The beauty of Chiapas
It's been an unusual week since leaving the Pacific coast and Puerto Escondido. First because the climate is so unpredictable and it's been the first time I felt cold in months; second because I have been a pure tourist for 9 days, since the shelter in San Cristobal to which I wrote didn't get back to me. I will describe you the beauty of Chiapas and at once there will be less dog pictures than usual!
Travelling to San Cristobal de las casas
After waving goodbye to our friends at Casa Losodeli, we embarked on a 13-hour bus overnight journey. We were quite confident we could sleep a bit since the buses in Mexico are comfortable, you can recline your seat properly and the drivers are usually taking it safe & easy on the road (unlike the camionetas - van drivers!!) Despite being a national road, the highway 200 along the coast still has a lot of curves and gets quite narrow sometimes. After Salina Cruz, the highway goes inland and goes progressively up. We arrived at 6am at Tuxtla Gutierrez, the capital of Chiapas state. Not without stress, the bus driver told us we had to wait a bit at the bus station and change the itinerary as some kidnapping have been reported on their usual road :/ Chiapas is in fact the poorest state of Mexico, with more than 70% of its population living under the poverty threshold. Luckily we arrived an hour and half later, safe & sound in San Cristobal de las casas.
My first impressions of San Cristobal are the beautiful surrounding mountains, pine trees and the fresh, crisp morning air. I almost felt back home! Indeed it lays on a plateau at 2'200 meters above sea level. The city is home to ~200'000 inhabitants and has a colonial flair, with cobblestone streets, colorful walls and wrought iron balconies. There is a mix of baroque, neoclassical and modern architectures which render the place a gem to visit. We did a free walking tour and learned so much about the town's history, landmarks and culture thanks to our local guide and artist Erika. San Cristobal got founded by the Spanish conquistadors in 1528 and used to play an important political role until the 19th century, when the capital of Chiapas was moved to Tuxtla Gutierrez.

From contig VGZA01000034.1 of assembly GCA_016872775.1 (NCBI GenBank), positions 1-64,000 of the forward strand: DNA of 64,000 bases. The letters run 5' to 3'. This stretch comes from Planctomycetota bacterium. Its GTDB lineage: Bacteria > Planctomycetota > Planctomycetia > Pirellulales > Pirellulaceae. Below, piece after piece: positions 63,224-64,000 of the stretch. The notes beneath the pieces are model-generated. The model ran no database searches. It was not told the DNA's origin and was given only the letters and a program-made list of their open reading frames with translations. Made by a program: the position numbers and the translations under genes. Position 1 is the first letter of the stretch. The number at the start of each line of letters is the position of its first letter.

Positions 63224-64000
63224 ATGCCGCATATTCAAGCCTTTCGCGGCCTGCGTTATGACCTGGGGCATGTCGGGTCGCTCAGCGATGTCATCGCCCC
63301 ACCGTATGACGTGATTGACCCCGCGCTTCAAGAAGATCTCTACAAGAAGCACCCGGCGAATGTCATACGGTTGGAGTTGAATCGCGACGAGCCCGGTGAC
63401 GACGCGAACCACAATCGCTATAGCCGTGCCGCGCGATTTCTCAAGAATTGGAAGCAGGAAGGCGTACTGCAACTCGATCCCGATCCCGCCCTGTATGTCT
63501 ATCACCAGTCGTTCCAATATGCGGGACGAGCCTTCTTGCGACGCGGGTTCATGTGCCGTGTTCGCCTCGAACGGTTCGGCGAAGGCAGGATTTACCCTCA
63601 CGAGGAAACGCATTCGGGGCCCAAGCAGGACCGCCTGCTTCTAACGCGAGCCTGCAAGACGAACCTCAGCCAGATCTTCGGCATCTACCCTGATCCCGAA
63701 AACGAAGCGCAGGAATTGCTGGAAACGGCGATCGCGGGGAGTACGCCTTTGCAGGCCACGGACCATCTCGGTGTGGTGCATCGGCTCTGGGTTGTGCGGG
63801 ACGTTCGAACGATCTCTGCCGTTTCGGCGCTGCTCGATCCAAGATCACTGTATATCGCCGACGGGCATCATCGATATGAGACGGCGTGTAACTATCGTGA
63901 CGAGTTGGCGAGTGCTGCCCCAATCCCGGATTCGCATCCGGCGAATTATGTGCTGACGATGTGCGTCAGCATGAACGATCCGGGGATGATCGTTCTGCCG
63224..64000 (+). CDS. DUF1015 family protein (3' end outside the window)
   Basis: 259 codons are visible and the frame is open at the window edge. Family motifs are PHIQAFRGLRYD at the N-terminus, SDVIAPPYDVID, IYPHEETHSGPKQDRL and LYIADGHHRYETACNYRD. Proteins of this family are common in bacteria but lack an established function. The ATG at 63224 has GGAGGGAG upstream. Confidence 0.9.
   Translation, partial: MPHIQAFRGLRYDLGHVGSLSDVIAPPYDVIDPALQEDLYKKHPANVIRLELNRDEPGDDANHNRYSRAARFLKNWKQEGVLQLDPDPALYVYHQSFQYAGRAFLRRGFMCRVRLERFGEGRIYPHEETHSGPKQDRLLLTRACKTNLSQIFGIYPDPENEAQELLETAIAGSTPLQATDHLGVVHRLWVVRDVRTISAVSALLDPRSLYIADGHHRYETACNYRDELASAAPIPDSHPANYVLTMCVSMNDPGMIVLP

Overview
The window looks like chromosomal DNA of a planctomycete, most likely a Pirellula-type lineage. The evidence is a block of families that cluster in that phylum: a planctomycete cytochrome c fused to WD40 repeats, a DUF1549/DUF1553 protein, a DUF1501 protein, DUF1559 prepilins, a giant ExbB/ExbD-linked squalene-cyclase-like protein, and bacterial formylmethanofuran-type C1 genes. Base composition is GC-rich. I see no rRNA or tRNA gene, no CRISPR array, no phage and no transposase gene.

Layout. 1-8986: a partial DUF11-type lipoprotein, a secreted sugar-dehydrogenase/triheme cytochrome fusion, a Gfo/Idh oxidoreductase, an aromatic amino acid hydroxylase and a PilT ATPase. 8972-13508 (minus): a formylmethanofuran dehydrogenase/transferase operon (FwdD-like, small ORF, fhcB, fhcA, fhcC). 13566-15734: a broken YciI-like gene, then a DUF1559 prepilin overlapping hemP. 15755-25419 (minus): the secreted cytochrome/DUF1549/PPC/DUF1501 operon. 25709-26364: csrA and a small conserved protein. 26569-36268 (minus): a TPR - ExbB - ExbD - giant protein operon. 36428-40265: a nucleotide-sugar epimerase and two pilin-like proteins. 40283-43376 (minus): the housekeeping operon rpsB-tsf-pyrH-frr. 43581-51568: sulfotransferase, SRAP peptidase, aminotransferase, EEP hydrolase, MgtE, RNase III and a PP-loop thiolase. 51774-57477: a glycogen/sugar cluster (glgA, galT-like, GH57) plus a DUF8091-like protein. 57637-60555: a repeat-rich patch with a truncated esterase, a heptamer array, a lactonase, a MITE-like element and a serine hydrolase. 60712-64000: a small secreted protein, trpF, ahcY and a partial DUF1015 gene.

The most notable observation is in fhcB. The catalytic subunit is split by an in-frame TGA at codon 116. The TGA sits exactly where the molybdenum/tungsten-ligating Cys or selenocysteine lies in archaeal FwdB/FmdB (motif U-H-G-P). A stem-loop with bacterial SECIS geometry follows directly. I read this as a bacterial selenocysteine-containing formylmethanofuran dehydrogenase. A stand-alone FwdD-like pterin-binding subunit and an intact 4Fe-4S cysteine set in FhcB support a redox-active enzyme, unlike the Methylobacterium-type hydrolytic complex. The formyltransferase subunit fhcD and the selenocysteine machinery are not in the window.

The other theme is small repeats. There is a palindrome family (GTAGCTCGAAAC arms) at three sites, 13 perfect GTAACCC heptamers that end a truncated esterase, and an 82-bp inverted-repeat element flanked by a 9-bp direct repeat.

San Cristobal remains nonetheless the cultural capital of Chiapas, and has a large indigenous population living on its municipality. It's not unusual to hear women speaking tzeltal among each other, and it sounds nothing like Spanish. You see them weaving textiles and selling their work at the local market. If you like colorful items, this place is your heaven! You can enjoy below some of my photos to give you an idea:
San Cristobal brings a steady stream of tourists throughout the year - and some even decide to stay forever. It impacts the town a little, as you see more European style cafés and international restaurants popping up. Nonetheless, the magical and historical atmosphere prevails for now.